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Alvi Ghaznavi is watching NJ celebrate its legal market from behind bars

For Alvi and other prisoners of prohibition, The War on Drugs was simply a ‘War on Us’

New Jersey’s Cannabis Regulatory Commission started accepting retail license applications Tuesday (March 15). Gov. Phil Murphy also included over $4 million projected cannabis sales in his latest state budget, leading insiders to believe NJ’s legal market could be rolling out sometime between April and May.

For most NJ residents, the adult-use market signals exciting social and financial progress for The Garden State. But for Alvi Ghaznavi and many other Americans, the War on Drugs is still causing life-altering harm.

Alvi has spent two years and counting behind bars, waiting for Gov. Murphy or President Biden to fix the contradictions that current cannabis laws pose to the victims of racist and unjustly-enforced marijuana laws of the past. While his state reviews license applications, the 27-year-old is serving at least 3 years (and possibly up to 10) for operating a “controlled dangerous substance” cannabis facility in New Jersey.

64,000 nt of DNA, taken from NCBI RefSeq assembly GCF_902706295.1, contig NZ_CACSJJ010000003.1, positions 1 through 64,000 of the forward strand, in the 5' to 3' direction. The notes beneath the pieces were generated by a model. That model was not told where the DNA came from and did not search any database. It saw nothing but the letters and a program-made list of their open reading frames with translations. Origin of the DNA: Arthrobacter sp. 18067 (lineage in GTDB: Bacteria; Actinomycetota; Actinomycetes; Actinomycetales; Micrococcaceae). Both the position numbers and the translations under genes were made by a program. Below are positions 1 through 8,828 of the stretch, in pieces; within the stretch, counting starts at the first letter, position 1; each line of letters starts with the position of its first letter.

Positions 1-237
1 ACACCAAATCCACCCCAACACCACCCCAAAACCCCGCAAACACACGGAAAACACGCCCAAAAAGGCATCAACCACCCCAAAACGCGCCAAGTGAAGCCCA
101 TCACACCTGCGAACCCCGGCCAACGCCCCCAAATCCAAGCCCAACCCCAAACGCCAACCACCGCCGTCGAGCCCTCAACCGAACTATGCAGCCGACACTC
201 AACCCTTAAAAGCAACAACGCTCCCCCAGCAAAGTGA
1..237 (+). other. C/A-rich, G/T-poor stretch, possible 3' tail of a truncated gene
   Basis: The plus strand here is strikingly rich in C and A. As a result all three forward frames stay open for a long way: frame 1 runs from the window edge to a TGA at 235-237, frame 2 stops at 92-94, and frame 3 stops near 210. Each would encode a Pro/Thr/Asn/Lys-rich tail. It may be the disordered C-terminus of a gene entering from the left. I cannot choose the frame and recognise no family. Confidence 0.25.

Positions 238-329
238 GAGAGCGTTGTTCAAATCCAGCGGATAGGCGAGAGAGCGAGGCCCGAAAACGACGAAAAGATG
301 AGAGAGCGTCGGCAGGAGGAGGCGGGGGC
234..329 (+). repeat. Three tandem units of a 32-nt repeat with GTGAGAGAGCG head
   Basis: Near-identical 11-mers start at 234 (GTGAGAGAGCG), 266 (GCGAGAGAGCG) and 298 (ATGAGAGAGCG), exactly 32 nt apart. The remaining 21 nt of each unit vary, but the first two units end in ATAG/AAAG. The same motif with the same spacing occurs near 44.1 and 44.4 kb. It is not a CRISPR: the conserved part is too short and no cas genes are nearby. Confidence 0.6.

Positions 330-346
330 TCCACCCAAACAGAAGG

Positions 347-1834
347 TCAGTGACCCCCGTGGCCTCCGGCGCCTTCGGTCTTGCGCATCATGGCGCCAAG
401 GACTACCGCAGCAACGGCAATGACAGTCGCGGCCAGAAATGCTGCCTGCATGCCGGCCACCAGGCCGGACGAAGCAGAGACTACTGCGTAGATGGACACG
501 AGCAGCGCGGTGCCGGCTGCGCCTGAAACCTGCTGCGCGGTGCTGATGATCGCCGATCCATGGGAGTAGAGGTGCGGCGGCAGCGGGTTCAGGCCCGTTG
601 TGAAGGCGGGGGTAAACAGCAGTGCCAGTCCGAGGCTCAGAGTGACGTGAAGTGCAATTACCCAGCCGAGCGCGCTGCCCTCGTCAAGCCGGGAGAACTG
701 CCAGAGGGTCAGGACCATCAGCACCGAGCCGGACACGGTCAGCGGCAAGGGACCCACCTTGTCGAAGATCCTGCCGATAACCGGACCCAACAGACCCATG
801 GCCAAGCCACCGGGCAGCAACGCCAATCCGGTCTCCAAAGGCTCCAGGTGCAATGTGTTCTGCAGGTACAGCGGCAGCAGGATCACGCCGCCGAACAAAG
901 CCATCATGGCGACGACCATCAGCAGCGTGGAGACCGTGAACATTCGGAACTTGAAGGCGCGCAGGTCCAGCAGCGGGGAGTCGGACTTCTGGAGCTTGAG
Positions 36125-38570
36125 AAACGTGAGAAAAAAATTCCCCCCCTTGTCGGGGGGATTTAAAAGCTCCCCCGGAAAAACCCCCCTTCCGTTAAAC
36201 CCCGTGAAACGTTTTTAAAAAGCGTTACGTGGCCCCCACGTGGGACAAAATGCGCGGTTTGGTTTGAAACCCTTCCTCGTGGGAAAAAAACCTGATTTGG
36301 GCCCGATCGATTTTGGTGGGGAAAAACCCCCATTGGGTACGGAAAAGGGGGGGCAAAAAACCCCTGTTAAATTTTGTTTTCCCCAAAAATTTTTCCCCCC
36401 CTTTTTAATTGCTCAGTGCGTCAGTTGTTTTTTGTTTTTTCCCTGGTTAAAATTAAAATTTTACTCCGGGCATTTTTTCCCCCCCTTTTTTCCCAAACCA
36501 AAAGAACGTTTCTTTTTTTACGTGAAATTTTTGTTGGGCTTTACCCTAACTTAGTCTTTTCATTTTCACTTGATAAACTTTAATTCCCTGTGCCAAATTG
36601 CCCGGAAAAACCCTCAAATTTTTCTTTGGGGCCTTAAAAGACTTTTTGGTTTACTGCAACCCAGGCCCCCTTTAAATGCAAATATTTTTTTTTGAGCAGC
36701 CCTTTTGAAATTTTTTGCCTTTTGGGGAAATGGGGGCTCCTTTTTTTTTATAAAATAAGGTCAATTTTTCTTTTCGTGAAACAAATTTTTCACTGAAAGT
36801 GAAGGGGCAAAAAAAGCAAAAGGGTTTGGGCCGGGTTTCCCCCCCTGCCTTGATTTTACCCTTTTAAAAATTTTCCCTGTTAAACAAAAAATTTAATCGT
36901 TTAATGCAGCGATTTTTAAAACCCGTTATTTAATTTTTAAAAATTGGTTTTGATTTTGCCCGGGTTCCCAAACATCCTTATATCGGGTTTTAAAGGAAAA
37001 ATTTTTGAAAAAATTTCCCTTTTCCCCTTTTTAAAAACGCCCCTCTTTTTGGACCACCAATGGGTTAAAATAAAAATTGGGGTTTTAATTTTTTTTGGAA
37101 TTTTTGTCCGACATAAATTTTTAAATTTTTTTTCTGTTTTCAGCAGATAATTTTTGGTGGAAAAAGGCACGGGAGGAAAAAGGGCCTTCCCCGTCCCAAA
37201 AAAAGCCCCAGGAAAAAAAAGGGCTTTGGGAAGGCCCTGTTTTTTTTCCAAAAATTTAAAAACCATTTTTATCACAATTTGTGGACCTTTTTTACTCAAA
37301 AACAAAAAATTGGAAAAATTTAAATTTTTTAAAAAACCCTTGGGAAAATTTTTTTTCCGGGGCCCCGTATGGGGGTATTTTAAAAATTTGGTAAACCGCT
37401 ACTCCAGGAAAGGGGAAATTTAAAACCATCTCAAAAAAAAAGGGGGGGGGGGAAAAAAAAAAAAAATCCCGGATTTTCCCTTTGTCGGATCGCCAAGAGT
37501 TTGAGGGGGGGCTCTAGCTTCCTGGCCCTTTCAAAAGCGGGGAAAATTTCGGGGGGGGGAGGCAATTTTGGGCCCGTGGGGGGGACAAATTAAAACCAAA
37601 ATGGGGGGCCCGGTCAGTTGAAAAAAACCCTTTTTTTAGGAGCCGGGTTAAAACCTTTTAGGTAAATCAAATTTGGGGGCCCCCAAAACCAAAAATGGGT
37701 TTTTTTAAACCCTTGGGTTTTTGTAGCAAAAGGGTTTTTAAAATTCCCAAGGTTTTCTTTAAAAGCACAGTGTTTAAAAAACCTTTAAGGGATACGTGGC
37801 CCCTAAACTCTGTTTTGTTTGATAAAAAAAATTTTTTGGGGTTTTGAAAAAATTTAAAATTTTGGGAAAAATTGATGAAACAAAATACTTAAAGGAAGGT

To advocate for the immediate release and expungement of all non-violent cannabis offenders, Leafly and Last Prisoner Project are sharing the stories of Americans who are still paying for racist and unjust marijuana laws, including the current upholding of federal prohibition.

Keep reading to learn about how you can support Alvi, a legacy cannabis entrepreneur who is watching his state issue licenses while he suffers in state prison.

Here’s how he became a prisoner of prohibition, and why the entire industry must rally behind the 40,000 non-violent cannabis prisoners still suffering nationwide.

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The American dream turned nightmare

At 25 years old, with close to $500,000 saved, Alvi felt he was well on his way to securing the American dream. He wasn’t aiming to be as big as the Kennedys. But he saw the power that medical cannabis had on his health, as well as those around him.

Weed helped him, his wife and countless friends with anxiety and other ailments. It also provided a nice financial cushion for the couple to raise a newborn. Until one afternoon, when his perfect life pivoted to an American nightmare.

Alvi’s wife Juli was napping with their three-week-old baby boy at about 1:30 pm when a SWAT team raided their Bergen County, New Jersey residence.